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Bipartisan Vote Blocks CISA Budget Cut Despite Speech Censorship Concerns

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104 Republicans and 198 Democrats voted to uphold a proposed budget increase for the Cybersecurity and Infrastructure Security Agency (CISA) in the defense appropriations bill. Representative Andrew Clyde from Georgia proposed an amendment to freeze CISA’s funding at its 2024 level, which would reduce the budget by just over 2% to $2,379,485,00. During a forceful speech on the House floor, Clyde criticized the agency for misusing its resources to suppress dissenting opinions.

The vote came just following the Supreme Court siding with the Biden administration’s partnership with tech giants to encourage the suppression of social media content, overturning the injunction by alleging that the case lacked standing.

Congressman Clyde asserted that there was no justification for the agency’s enlarged financial scope to further police speech under the guise of security.

Despite Clyde’s strong arguments, the amendment failed when 104 of his Republican peers joined Democrats in rejecting the budget cut.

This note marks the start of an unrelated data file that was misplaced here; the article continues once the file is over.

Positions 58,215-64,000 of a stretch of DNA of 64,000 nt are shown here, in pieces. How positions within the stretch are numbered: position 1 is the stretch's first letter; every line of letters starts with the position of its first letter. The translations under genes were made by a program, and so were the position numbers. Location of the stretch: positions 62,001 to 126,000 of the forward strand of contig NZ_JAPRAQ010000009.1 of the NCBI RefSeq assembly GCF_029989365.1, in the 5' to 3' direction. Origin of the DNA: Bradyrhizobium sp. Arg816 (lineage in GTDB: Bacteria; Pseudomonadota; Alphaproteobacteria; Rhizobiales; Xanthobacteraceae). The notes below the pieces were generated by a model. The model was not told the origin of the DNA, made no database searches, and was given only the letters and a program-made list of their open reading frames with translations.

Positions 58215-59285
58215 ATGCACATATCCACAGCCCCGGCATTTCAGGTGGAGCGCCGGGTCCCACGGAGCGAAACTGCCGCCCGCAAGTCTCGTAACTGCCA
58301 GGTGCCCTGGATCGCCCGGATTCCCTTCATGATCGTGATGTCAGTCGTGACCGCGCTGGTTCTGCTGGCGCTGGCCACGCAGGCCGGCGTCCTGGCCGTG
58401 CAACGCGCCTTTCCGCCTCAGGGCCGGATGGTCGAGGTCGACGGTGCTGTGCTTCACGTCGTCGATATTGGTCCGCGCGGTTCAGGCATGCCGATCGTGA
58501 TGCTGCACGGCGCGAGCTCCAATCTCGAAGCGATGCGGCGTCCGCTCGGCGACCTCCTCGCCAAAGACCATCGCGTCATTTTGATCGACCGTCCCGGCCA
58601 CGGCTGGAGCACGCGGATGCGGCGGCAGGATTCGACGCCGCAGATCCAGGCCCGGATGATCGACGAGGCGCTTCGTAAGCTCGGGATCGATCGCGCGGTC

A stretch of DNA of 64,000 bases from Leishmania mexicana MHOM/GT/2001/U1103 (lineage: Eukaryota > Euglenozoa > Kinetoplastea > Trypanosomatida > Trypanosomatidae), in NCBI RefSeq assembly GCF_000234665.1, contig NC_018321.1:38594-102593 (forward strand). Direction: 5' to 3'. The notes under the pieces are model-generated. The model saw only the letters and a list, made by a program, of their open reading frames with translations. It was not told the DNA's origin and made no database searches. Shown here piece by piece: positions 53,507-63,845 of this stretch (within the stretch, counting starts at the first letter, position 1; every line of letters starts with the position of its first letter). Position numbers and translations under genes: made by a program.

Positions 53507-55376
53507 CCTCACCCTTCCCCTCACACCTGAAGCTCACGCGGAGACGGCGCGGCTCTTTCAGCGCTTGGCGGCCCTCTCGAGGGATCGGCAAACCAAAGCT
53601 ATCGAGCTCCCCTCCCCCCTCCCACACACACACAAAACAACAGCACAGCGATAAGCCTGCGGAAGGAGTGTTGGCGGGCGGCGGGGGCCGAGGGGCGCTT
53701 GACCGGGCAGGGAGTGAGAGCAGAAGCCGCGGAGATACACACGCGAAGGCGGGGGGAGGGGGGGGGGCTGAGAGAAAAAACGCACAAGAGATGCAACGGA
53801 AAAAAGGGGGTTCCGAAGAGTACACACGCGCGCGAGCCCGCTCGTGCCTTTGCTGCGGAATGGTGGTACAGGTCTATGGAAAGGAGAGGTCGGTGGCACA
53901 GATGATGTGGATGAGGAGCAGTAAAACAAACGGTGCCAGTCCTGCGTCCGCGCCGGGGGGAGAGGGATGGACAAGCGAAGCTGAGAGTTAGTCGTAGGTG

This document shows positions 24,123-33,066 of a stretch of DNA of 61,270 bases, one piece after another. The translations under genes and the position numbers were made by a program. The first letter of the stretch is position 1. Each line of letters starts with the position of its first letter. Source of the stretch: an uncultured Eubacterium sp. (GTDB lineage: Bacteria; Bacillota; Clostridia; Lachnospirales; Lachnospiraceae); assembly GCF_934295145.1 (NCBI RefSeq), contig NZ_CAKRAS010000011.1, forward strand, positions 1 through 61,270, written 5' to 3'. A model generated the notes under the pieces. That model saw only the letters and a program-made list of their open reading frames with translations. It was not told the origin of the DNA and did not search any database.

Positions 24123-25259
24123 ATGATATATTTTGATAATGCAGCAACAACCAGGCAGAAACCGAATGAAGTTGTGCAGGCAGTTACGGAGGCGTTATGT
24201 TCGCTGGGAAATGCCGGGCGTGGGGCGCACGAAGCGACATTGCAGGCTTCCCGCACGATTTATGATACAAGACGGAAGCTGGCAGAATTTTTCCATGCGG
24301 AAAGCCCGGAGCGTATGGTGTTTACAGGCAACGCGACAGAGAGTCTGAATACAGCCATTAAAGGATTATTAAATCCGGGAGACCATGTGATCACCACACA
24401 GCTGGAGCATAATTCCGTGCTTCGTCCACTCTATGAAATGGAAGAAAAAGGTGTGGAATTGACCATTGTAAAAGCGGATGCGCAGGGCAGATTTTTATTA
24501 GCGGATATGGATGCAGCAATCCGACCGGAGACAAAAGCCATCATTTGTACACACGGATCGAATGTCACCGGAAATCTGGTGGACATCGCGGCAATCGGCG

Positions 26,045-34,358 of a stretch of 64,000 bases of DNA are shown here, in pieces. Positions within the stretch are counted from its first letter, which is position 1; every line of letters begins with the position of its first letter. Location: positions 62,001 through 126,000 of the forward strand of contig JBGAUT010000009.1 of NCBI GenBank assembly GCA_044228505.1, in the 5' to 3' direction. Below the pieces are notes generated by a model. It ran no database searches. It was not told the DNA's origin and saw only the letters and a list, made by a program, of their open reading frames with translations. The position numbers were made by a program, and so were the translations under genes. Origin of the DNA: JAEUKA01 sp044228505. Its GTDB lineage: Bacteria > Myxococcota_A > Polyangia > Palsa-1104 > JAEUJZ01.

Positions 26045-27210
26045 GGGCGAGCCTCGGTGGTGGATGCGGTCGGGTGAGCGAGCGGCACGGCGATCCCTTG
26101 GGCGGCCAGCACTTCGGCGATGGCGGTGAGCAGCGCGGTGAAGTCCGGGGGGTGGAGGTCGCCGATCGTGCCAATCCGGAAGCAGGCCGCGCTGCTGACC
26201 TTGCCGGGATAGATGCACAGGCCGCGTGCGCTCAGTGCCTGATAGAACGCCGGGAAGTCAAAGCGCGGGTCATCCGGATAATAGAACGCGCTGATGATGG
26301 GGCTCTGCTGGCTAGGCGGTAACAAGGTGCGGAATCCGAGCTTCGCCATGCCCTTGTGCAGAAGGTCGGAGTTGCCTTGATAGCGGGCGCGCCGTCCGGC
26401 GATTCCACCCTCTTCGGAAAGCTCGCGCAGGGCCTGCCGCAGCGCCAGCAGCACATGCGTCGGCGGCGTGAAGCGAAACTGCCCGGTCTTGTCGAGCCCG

This legislative moment coincided with a pivotal Supreme Court ruling in Murthy v. Missouri, delivering a 6-3 decision that enabled continued governmental suppression of speech in collaboration with Silicon Valley, ahead of the 2024 electoral cycle.

CISA has faced accusations of encouraging censorship, particularly from reports issued by the House Judiciary Committee. These reports claim that CISA, a branch of the Department of Homeland Security, has expanded beyond its original mandate of protecting critical infrastructure into areas of censorship, particularly on social media platforms. According to these reports, CISA colluded with Big Tech companies and utilized third-party nonprofits to indirectly censor speech, which critics argue undermines First Amendment protections.

Key findings from the reports include that CISA:

  • Relocated its censorship operations to a CISA-funded nonprofit after facing legal challenges, implicitly acknowledging the unconstitutionality of these activities.
  • Attempted to mask its involvement in censorship to avoid the appearance of propagating government propaganda.
  • Developed a response strategy that involved labeling content as misinformation or disinformation, which has been criticized for potentially infringing on free speech rights.

These allegations stem from broader scrutiny under the theme of government-induced censorship, where federal agencies are accused of using their power to suppress certain viewpoints or information on social media under the guise of combating misinformation. The investigation into these practices is ongoing, with more details emerging as documents are reviewed and more information comes to light.‚Äč

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